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Old 02-20-2013, 02:57 PM
 
Location: Jefferson City 4 days a week, St. Louis 3 days a week
2,709 posts, read 4,068,055 times
Reputation: 993
Quote:
Originally Posted by stlouisan View Post
St. louis and kansas arent southern ronnie. Southern accents are extremely rare. The line drawn by professional linguists at the university of pennsylvania shows most of missouri to lie in the south midland region. The accent heard in missouri covers two thirds of illinois, indiana and ohio as well as all of kansas even eastern colorado. You never cease to amaze me with your inaccuracy.
To add to that, South Midland has 75% in common with Southern accents according to the linguists. So while it may be a lot like a southern accent, it's not a southern accent. And calling it one would require us to call all of Kansas and 2/3 of Illinois, Indiana, and Ohio the south, especially according to jp's definition.
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Old 02-20-2013, 05:24 PM
 
1,911 posts, read 3,146,885 times
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Quote:
Originally Posted by stlouisan View Post
St. louis and kansas arent southern ronnie. Southern accents are extremely rare. The line drawn by professional linguists at the university of pennsylvania shows most of missouri to lie in the south midland region. The accent heard in missouri covers two thirds of illinois, indiana and ohio as well as all of kansas even eastern colorado. You never cease to amaze me with your inaccuracy.
You might also want to clarify that St. Louis is a city and Kansas is a state.

Typical steadfast denial of the obvious.

Anyone who has spent any time in Missouruh can tell you that you can pick up on a southern accent, some call it a "twang".

It's a dumb argument, because linguists don't classify it as being a true Southern accent, although it sounds Southern, therefore, it isn't really Southern, and it only sounds Southern while not being truly Southern, because it only has 75% in common, lol.

Generally, if you're close to a Waffle House, except to hear Southern accents. No shortage of those in Missouruh.

Last edited by tollfree; 02-20-2013 at 05:33 PM..
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Old 02-20-2013, 05:35 PM
 
Location: Sioux Falls, SD area
2,956 posts, read 4,376,353 times
Reputation: 4896
Quote:
Originally Posted by stlouisan View Post
How are you figuring that you're in the south once you leave Kansas City? Are you calling St. Louis, Columbia, Jefferson City, pretty much everywhere north, south, east, and west of kansas city, southern? If you are, you're making an incredibly inaccurate assumption. As far as your encounter at Lake of the Ozarks, first off I am currently near there as part of my job right now, and can tell you for a fact that I have been here for 2 months and have yet to hear anyone say "y'all." They might say "you all", or say "ya all", but not "y'all." And second off, the Lake of the Ozarks is not that far north of the northernmost boundary of southern dialect established by linguists at the University of Pennsylvania, and the Southern Midwest has two dialects...South Midland, which covers roughly Eastern Colorado, all of Kansas, 3/4 of Missouri, 2/4 of Illinois, Indiana, and Ohio, and has 75% in common with Southern dialect...and there there is Southern dialect, which covers roughly 1/4 of Missouri, and 1/4 of the southern portions of Illinois, Indiana, and Ohio.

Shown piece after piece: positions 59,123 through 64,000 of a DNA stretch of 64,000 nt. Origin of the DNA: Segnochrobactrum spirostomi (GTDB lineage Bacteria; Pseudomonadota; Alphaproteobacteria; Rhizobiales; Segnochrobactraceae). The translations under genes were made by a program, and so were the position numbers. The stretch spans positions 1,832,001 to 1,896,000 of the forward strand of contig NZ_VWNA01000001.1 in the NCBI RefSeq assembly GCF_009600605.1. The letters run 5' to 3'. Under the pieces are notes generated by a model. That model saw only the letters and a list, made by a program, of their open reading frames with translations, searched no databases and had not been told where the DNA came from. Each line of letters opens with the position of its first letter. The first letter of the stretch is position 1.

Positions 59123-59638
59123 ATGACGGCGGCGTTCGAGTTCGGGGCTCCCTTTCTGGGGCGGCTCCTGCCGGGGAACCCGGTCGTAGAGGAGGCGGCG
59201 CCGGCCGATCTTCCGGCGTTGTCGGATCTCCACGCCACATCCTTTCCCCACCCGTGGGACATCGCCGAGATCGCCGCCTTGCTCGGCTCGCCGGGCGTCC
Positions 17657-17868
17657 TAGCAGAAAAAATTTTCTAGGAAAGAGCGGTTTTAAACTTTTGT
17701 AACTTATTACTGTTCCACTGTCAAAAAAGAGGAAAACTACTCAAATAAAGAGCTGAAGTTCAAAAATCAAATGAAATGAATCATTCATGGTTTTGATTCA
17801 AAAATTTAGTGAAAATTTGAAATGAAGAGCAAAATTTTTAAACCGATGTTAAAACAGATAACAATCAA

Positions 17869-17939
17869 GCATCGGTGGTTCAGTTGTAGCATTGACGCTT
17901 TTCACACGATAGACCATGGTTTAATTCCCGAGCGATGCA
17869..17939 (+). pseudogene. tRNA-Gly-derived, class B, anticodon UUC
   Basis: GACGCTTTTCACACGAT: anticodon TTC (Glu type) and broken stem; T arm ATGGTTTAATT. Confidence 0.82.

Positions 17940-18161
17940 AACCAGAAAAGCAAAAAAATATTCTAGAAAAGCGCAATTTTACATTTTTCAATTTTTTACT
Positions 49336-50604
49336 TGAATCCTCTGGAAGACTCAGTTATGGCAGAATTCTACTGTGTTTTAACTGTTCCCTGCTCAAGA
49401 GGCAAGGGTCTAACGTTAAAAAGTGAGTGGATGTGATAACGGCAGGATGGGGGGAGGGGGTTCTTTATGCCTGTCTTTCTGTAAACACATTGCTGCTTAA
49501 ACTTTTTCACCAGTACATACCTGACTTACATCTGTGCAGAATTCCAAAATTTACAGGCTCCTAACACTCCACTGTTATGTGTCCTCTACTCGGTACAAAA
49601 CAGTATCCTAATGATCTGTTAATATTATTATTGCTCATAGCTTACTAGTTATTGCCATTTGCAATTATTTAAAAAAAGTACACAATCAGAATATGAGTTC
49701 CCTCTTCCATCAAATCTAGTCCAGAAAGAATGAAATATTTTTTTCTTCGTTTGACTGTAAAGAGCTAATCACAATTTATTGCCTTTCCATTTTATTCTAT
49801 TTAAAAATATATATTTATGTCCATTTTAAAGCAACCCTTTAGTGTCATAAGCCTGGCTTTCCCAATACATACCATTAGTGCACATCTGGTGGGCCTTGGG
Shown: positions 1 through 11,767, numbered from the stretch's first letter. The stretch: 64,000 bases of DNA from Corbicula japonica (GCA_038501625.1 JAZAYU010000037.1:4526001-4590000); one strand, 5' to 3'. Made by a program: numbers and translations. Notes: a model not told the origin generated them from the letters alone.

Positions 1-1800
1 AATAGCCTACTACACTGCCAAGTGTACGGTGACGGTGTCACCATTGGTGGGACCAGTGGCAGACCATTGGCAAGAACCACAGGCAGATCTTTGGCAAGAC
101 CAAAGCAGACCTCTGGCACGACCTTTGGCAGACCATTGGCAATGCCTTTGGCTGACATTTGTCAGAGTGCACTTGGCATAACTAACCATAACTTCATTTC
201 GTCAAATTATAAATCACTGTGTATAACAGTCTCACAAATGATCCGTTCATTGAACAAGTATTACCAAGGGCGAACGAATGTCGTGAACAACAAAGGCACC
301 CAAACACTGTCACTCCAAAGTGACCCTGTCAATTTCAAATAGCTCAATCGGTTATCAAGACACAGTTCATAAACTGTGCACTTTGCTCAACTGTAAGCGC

Essentially what I'm trying to say is, if you are going to call Missouri southern, you have to be willing to call over half of Illinois, Indiana, and Ohio southern as well, in addition to all of kansas. And I can guarantee you that more than a few people would have a huge problem with that. The Midwest is laid out like this...there's the Upper Midwest, which features a General American dialect with Canadian overtones (and occasionally can't be told apart from Canadian accents)..then there's the Central Midwest, which features a General American accent. Then there is the Lower Midwest, which features General American dialect with Southern overtones, and also features accents that can sound similar or identical to southern accents. Ultimately however, all three of these areas are more bonded to each other than to any other region. Hence why the Midwest is so diverse and made up of the 12 states that make it up.
Hey, don't get all anal on me. She may have said "you all" or "ya all". I don't know, don't care, and don't remember since it wasn't all that big of deal (until now).

I also don't give a rat's behind about the boundaries drawn by some "expert" university linguist. What I DO know is what I've experienced the many times that we've been to the Kansas City area and the areas around the city. One of my best friends lives there and I love traveling down there to watch my Minnesota Twins (or occasionally the Vikings) play at the Harry S. Truman Complex. You can't beat the tailgating there. I like the Kansas City area.

My son lived in Shenandoah Iowa for several years. It is located only 10 miles from the Missouri border. A southern dialect is everywhere in this area despite what your university expert says.

Incidentally, if my history is correct, wasn't Missouri fighting for the south in the Civil War?